Xenoblade Chronicles Review
Posted May 20, 2012 by Joel L. (508)
The world in Xenoblade Chronicles is set on the shoulders of colossal giants. However, the same cannot always be said about the game itself. For better and worse, Xenoblade is firmly contained in the Japanese roleplaying genre with but few deviations. Developer Monolith Soft has drawn from both the old and the new. Players can expect the vast environments of classic 2D JRPG’s coupled with the ever growing layers of systems one would expect in a contemporary game. However, players can also expect the type of heavy handed narrative rooted in teenage melodrama that has also seemed to become a standard.
The plot revolves around an ancient war between a group of humans living like fleas on the body of a massive titan and another race of machine-like people on a separate titan. There’s the anchor of the story, a teenager named Shulk, who is initially more interested in tinkering with gadgets in a lab (something of a ghastly hobby, given the local history) than doing field work. Two seemingly compulsive events shortly follow his introduction: the machines attack his village and he discovers the extremely rare ability to wield a super weapon against said machines, the Monado blade.
Along the way of the journey that ensues, plenty of others join Shulk’s cause. Some of these characters are at least good in their initial sketch. There’s Dunban, a man who had the strength of his sword arm sapped from repeated use of the Monado, a trait that is something of an ode to the samurai archetype. There is also Sharla, who has the incongruous battle role of healing allies by shooting them with her rifle. However, there are also characters who are repulsive right from the beginning. Perhaps the most nauseating is the egg-shaped Riki. He speaks to everybody in a saccharine broken English (it reminds me of how people speak to their pets) that can neither be taken as comedic relief or an honest attempt at dialogue.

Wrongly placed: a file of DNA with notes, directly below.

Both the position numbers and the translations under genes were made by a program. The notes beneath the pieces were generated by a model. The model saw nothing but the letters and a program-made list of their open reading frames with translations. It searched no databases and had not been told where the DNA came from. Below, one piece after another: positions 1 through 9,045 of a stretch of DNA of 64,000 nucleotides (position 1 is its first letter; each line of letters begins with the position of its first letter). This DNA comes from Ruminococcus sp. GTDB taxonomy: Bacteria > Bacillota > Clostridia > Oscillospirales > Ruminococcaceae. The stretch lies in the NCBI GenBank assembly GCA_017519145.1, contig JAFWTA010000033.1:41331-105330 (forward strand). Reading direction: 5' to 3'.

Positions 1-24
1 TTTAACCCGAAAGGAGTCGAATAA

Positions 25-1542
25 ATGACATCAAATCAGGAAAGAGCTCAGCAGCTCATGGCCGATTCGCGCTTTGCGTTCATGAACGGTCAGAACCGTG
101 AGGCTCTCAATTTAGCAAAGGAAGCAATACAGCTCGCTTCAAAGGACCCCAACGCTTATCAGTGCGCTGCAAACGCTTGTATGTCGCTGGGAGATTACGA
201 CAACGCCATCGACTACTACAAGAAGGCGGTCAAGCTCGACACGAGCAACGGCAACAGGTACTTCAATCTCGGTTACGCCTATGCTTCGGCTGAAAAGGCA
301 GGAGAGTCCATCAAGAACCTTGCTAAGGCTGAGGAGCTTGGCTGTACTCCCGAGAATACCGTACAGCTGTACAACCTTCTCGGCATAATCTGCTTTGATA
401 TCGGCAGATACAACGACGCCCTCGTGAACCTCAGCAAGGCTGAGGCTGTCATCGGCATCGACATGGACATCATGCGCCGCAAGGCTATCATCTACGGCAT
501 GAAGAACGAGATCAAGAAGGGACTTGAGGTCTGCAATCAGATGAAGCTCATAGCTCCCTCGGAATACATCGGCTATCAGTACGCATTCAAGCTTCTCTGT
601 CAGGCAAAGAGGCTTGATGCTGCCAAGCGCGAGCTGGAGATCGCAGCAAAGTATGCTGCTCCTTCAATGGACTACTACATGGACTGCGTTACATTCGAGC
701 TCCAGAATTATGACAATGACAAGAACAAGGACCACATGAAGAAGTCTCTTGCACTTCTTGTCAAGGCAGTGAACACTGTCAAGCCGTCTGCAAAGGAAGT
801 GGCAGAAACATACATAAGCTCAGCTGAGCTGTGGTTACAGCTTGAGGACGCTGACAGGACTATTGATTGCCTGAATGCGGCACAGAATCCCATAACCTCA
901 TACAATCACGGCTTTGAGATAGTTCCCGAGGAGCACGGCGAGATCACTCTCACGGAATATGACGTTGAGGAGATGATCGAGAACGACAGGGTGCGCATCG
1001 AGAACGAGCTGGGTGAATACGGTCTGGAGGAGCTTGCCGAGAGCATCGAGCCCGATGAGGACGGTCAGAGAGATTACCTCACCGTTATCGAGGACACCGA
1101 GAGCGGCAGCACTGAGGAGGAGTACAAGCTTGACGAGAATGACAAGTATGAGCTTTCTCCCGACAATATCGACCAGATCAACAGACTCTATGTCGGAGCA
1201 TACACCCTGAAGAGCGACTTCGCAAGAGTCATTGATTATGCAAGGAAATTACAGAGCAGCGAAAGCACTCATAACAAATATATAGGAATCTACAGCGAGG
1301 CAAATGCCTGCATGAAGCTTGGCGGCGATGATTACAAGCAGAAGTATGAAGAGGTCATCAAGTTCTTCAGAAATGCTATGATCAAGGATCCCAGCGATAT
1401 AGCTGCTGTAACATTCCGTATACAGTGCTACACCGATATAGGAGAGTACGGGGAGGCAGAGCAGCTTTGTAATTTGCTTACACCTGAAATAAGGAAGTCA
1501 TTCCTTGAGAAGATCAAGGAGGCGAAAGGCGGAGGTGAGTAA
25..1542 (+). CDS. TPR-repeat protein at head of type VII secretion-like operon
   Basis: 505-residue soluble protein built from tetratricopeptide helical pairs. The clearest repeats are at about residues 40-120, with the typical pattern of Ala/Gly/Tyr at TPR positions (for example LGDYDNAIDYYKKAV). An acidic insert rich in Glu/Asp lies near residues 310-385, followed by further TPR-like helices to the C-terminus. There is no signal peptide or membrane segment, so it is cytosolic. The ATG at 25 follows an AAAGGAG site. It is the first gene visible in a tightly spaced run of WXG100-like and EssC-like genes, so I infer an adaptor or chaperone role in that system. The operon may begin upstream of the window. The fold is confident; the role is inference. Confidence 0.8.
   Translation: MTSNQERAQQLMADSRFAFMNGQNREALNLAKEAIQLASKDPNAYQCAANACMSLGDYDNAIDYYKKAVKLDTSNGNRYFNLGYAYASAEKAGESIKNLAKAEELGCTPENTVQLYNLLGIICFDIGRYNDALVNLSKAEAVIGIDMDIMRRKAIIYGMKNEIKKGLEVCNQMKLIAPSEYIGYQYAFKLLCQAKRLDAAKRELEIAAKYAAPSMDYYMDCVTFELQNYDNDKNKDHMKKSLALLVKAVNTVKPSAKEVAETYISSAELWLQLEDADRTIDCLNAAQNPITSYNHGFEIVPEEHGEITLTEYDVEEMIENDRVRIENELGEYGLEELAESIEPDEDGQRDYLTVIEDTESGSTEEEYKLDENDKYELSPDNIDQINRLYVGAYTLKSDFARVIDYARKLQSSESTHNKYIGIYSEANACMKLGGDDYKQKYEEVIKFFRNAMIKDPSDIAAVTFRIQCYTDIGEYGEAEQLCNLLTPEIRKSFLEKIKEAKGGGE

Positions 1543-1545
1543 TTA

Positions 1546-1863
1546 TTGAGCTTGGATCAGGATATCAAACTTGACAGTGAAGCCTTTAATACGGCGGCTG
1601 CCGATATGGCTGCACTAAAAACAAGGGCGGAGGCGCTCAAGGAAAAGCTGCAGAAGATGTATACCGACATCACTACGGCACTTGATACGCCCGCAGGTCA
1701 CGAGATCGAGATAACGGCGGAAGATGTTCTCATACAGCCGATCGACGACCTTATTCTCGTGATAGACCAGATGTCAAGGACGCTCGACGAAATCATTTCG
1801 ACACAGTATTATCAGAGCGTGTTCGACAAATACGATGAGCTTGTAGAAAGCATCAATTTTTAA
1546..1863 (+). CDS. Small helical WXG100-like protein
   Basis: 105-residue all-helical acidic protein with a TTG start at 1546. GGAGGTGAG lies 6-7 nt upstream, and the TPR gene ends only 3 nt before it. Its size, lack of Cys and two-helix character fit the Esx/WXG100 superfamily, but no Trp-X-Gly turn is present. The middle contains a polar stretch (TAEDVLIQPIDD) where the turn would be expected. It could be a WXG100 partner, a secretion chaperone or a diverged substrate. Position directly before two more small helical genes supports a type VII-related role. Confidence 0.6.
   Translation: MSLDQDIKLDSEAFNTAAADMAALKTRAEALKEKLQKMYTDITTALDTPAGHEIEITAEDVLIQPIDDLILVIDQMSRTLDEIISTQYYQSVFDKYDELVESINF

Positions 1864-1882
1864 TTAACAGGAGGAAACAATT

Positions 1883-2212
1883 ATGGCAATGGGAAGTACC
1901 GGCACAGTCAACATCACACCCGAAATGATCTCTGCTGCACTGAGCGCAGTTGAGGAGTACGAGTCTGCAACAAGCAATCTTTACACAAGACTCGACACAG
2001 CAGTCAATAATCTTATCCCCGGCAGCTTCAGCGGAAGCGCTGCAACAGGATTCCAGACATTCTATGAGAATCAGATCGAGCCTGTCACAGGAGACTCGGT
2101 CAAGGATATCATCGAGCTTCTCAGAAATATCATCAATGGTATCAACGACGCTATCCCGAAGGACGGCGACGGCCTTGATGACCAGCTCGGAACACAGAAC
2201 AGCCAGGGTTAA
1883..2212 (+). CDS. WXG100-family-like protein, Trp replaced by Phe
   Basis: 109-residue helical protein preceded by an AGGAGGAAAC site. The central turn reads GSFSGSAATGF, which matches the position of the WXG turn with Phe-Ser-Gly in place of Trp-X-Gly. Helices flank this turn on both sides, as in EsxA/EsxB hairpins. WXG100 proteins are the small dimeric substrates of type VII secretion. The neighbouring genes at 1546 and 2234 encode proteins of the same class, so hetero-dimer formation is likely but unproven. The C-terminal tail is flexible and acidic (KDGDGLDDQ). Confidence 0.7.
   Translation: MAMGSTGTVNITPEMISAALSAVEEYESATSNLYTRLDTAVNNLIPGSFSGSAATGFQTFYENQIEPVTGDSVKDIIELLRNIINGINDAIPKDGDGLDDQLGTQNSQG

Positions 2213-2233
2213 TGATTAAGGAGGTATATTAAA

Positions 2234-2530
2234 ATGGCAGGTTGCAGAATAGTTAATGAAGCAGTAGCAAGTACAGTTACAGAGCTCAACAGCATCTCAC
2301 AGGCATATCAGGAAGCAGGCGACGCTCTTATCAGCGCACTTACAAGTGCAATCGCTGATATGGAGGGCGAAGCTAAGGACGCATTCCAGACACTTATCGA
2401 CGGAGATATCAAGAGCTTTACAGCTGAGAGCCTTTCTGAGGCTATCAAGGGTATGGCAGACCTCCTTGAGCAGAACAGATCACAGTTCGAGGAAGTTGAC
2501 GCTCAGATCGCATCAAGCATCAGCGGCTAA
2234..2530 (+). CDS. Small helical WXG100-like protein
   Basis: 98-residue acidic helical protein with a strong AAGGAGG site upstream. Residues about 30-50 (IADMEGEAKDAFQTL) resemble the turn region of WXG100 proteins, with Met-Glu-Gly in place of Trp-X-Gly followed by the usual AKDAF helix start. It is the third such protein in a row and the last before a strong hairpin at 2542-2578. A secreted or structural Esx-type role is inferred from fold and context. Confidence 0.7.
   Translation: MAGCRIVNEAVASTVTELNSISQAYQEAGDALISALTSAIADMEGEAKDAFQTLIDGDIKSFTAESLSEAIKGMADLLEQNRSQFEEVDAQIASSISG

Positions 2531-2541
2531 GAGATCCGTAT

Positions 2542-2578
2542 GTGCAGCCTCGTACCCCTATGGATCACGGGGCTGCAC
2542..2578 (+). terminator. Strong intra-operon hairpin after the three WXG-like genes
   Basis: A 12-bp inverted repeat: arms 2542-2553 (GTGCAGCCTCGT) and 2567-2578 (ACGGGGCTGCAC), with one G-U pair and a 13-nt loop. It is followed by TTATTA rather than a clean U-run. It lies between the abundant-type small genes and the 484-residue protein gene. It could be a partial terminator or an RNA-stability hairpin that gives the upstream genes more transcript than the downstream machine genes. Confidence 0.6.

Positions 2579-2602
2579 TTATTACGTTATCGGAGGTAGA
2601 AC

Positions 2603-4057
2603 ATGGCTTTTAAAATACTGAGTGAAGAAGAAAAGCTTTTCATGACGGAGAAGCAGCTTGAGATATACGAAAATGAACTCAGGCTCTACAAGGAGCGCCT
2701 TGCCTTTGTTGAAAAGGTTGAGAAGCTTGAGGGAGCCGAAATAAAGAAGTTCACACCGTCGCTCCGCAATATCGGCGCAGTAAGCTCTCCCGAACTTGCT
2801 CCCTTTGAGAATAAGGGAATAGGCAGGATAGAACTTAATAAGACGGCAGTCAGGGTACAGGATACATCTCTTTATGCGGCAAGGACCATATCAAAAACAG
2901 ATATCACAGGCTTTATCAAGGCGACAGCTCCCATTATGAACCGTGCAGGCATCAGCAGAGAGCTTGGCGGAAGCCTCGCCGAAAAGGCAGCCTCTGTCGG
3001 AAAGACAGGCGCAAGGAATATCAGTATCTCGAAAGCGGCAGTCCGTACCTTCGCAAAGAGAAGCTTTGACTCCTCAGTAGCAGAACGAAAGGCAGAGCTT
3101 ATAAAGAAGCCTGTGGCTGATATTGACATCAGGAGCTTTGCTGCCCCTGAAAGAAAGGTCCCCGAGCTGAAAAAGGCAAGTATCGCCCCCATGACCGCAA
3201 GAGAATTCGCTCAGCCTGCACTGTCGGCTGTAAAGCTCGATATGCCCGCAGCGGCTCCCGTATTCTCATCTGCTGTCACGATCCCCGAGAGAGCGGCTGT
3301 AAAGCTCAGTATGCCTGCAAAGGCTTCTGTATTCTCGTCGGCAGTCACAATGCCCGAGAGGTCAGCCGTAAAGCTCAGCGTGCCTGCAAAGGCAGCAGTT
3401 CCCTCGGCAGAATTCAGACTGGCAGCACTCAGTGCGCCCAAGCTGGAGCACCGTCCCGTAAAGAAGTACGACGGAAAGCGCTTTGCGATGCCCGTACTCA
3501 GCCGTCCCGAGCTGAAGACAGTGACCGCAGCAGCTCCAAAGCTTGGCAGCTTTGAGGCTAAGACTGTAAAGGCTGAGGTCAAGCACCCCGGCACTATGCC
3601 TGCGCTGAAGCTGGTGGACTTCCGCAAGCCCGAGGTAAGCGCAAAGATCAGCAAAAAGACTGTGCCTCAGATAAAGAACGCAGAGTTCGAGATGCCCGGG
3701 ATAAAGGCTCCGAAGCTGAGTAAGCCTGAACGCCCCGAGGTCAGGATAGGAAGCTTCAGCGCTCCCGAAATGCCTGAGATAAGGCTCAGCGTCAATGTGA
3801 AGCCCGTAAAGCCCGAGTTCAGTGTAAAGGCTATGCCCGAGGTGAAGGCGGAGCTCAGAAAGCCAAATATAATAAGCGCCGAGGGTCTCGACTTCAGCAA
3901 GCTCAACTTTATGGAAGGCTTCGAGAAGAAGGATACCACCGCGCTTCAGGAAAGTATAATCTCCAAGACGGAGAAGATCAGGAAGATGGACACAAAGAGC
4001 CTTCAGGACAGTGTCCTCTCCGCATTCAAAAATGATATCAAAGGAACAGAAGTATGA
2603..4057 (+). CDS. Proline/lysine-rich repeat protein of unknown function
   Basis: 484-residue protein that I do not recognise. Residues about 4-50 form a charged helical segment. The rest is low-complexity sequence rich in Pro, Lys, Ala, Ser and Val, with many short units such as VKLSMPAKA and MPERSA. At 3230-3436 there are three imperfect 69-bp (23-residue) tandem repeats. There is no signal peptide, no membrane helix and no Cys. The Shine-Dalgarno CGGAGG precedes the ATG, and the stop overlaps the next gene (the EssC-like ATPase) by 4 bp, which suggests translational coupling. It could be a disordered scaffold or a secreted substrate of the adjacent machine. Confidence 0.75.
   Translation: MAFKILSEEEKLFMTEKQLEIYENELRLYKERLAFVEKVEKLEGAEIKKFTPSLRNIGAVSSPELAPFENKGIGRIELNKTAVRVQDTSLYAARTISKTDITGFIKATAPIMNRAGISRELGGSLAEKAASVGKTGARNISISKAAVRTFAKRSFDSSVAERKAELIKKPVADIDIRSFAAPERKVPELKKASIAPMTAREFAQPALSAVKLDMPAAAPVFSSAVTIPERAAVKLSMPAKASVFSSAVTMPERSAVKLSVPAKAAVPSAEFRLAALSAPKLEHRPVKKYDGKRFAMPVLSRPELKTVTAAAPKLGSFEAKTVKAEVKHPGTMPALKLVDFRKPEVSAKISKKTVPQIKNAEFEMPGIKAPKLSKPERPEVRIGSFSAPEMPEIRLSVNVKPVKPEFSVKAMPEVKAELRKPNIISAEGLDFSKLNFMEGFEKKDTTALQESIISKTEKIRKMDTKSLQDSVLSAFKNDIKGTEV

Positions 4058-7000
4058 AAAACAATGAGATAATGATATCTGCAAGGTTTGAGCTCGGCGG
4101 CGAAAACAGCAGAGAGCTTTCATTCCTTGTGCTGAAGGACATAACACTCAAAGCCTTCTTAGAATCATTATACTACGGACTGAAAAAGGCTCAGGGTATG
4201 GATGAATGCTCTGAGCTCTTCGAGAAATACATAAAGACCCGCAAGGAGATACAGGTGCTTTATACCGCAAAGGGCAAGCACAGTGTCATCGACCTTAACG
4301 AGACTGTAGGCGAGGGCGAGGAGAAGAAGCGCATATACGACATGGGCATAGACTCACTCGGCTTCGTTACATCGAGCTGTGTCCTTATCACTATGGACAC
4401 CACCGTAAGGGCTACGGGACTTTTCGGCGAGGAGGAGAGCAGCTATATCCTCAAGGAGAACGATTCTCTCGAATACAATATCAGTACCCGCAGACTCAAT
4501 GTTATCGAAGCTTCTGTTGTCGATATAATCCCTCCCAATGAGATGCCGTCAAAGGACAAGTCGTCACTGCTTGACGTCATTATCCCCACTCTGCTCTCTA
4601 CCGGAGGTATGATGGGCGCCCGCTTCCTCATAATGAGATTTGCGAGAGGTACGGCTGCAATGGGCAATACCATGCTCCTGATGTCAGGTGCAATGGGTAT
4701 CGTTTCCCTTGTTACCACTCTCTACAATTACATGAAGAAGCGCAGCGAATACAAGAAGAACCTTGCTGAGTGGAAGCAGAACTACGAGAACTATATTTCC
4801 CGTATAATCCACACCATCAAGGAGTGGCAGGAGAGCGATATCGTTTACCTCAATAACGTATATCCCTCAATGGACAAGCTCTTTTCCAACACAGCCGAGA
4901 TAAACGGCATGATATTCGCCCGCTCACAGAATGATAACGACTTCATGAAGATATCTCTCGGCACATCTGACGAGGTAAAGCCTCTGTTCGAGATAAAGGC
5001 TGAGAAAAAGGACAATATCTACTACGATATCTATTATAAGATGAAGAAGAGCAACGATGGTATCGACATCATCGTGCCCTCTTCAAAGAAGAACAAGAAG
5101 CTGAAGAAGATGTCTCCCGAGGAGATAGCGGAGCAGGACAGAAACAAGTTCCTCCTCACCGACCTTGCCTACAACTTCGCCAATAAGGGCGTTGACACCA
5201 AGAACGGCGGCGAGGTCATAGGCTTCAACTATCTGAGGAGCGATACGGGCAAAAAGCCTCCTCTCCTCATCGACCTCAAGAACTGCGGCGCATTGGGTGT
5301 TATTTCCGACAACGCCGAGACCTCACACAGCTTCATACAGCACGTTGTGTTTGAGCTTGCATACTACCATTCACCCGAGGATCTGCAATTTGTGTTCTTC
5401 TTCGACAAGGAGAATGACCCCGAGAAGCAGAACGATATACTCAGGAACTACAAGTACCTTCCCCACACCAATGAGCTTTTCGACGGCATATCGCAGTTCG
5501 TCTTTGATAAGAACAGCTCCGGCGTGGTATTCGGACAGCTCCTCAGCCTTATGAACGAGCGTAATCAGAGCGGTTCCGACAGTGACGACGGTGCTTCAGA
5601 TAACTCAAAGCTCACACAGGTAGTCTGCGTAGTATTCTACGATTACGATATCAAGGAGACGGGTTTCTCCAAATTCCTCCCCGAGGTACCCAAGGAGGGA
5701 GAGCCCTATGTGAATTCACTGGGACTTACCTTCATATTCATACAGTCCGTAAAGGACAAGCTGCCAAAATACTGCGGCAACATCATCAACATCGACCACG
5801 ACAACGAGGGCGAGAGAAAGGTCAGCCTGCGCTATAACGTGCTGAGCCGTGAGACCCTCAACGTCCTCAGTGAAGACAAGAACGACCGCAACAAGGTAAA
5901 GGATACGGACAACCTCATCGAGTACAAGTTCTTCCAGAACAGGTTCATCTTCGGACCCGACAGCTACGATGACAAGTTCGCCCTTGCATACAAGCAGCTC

No matter their first impressions, none of them really end up amounting to anything. The narrative just isn’t worth the time Monolith Soft spends telling it. The only system to feature dialogue (a meager one at that) is stuck in the periphery so exposition is thrown at the player in huge chunks of ham-fisted lines. In an even clumsier juxtaposition, the melodramatic climaxes revolve around exchanges of one word sentences shouted for drama. Nobody knows when to shut up or speak out.
The cutscenes that spoon out heaping doses of the plot have the same problem visually. Rather than letting the player get back to the game, they insist on lingering for the sake of spectacle (which exists in abundance outside these speed bumps). They even have their own awkward moments such as in the recurring visions of future plot points that Shulk gets from his ability to wield the Monado. They couldn’t be any clearer (they’re really just edited cutscenes from later in the game), but the user is somehow expected to believe that Shulk cannot interpret them. By the time the game gets around to any lofty ideals like self-determination, it’s just hard to care.
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